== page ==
Lori Smith, the Austen fan, writes, “I long for someone to care about the quotidian things, to know about the daily turmoil and disruptions.” Whereas in context she was speaking of marriage, I can relate to her as a writer. We’re obsessed. I’m not writing these things because I think they’re important, but because I think them in sentence form.

For example, I want to tell you that I didn’t feel like being in a hurry this morning, so I ran conditioner through my hair and styled it like an elf (inspired by Deborah Barone on Everybody Loves Raymond last night, and my dad noting that her ears stuck out of her hairstyle), straightened up a bit, and rather than making a lunch (realizing at the last minute that I have zero cash in my purse after Village Inn Tuesday night and not yet cashing my paycheck), I loaded my backpack with juice and water bottles.

On Saturday I think I might try to be silent all day, but now I’m conflicted, because I want to go to the abortion clinic and pray, and while I can do that without talking aloud, I can’t figure out what to tell my friends who also gather there and who already think I don’t know how to talk while they themselves are not known for their timidity.

When I was in third grade, my teacher praised a four-line long sentence, and so I began for spelling assignments to attempt one ultra-long sentence each week. I got some a page long, but they were horrible sentences, filled with commas that should have been periods, delighting in the recent discovery of semi-colons, and profusely employing conjunctions. I think they call them run-on’s. But the practice, of trying to fill a page with one connected thought without stopping for a period, has contributed to the writer I am today (see above paragraph). Perhaps it is what wants me to see the unbroken theme of a passage of Scripture, too.

My doctor is on break, and no doubt listening to the fluttering clack of keys as I type out thoughts as fast as I possibly can, interrupted by the discordant beat of the backspace key when I get ahead of myself. I wonder what she thinks. Once I told her I was writing a book, which was true, but I’m not sure I’ll publish it. A published author wrote the advice to aspiring authors that they should write a book, and then write another one, then another one. Forget about publishing the first one you finish, was basically their point. At the time I read it, I couldn’t imagine abandoning the first full-length, actually ended novel I wrote, but now I’m quite unimpressed by it (though I do love parts of it), that I may take the advice and write something else. I am so not-diligent.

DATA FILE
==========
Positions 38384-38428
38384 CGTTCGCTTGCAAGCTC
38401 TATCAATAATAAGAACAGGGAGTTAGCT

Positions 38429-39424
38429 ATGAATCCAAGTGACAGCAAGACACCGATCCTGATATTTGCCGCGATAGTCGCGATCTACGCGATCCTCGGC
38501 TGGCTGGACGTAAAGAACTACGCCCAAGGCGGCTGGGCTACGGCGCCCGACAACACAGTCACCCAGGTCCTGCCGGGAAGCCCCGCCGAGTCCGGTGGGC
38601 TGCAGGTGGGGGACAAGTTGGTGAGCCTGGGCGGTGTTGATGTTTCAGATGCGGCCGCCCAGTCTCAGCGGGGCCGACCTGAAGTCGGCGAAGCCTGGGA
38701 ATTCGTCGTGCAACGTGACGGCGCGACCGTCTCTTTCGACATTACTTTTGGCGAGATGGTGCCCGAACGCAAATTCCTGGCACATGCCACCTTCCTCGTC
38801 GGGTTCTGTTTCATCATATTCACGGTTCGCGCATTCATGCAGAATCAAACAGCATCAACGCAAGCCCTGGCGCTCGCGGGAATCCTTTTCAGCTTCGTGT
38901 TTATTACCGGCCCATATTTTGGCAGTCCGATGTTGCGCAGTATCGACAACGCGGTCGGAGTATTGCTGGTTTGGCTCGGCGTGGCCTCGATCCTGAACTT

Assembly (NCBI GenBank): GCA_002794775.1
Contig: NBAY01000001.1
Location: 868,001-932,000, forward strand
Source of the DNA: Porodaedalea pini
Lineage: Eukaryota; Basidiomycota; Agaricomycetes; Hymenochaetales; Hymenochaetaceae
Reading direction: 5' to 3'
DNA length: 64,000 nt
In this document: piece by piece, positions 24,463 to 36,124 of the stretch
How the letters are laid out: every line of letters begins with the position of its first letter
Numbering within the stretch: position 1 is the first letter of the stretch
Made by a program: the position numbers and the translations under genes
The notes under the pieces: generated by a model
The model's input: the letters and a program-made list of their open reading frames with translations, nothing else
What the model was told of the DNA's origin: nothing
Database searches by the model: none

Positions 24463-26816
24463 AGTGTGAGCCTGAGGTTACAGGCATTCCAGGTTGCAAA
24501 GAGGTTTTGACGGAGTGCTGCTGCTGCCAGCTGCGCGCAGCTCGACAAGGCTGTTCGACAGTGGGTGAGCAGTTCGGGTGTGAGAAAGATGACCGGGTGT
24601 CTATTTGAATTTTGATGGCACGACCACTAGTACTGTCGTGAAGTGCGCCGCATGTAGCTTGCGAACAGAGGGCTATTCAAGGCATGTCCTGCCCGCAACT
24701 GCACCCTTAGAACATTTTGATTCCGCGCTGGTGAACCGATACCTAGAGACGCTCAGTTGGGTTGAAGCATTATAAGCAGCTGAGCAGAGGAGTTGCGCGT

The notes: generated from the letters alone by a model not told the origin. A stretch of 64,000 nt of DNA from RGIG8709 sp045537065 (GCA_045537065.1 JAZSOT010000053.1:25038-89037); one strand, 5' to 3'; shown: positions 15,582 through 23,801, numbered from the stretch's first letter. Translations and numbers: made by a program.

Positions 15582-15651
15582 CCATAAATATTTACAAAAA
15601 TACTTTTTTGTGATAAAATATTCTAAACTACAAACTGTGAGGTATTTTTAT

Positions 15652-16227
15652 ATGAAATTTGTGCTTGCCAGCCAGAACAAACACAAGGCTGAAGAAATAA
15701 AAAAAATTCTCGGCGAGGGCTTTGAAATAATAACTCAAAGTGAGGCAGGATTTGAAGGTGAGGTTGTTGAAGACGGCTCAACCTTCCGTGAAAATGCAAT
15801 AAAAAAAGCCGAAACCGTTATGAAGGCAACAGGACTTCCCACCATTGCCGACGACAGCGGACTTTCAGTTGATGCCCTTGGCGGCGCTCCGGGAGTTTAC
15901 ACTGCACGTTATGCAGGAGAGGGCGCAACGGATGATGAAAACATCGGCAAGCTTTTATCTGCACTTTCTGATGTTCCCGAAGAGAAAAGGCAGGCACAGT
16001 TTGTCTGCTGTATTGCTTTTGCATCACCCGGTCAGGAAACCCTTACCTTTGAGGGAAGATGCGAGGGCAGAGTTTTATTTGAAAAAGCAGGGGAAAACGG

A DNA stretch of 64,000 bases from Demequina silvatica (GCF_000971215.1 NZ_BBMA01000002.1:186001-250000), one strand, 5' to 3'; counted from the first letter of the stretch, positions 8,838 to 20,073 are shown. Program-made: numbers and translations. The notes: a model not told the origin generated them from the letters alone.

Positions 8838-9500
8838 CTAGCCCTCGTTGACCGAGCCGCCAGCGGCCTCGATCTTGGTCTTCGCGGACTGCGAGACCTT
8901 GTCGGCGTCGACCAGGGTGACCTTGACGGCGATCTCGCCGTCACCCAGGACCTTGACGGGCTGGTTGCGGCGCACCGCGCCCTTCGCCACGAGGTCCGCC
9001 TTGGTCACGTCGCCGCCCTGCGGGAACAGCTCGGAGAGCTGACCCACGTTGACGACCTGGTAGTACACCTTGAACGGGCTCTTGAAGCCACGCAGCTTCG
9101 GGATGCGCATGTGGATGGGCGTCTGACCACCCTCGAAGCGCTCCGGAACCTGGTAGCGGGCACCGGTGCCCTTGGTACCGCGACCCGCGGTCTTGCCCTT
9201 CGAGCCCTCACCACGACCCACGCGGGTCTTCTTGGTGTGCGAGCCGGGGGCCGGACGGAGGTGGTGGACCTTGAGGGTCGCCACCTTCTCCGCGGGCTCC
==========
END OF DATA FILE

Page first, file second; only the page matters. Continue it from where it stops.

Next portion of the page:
The use of the word “so” just there reminded me. Last week a friend went to a Bible study expositing John 3:16. I know, we think there can’t be much there if everyone knows it and it hasn’t taken over the world yet. One of the things he said was that “God so loved the world” was not a statement of how much God loved the world, but how God loved the world. It refers us to the context, drawing a comparison (usually we would use like or as). Though this John 3:16 usage is older and more correct, I can see how it developed into its present form, and if one insisted interpreting a word literally, my sentence would still make sense.

Patients come in and, noting how quiet and secluded is my office, inquire what I do all day. If only they knew that I sit at my computer and type out my thoughts, goaded by the wise words of books and Bible, by recollections of conversations. Here, in fact, is where I wrote most of my book that may or may never be published. I might as well write in silence, and publish it on my blog. There’s little difference in the result, and I’m more satisfied to have my thoughts offered to the world even if few people take them.

I just stopped, stretched, and looked at the clock, wondering whether I have time to read Ephesians and get some semblance of an idea of what we’ll talk about at church on Sunday. And the clock reminded me of one of my favorite Mark Schultz songs, about life in corporate America. I sing it twice a week after church (Mondays and Wednesdays), when I’m almost the last to leave the empty parking lot, and I see how close I can get to 80 mph. Most of the time I get within 50 mph of the song’s 80, before I have to slow down for the corner and re-admittance into society’s roads and regulations. But in the song, he sings about an afternoon smattering of looking at the clock, spinning in the chair, and solitaire. Any minute now I’ll be busy with real work again, and I’ll probably stop writing and get back to Ephesians.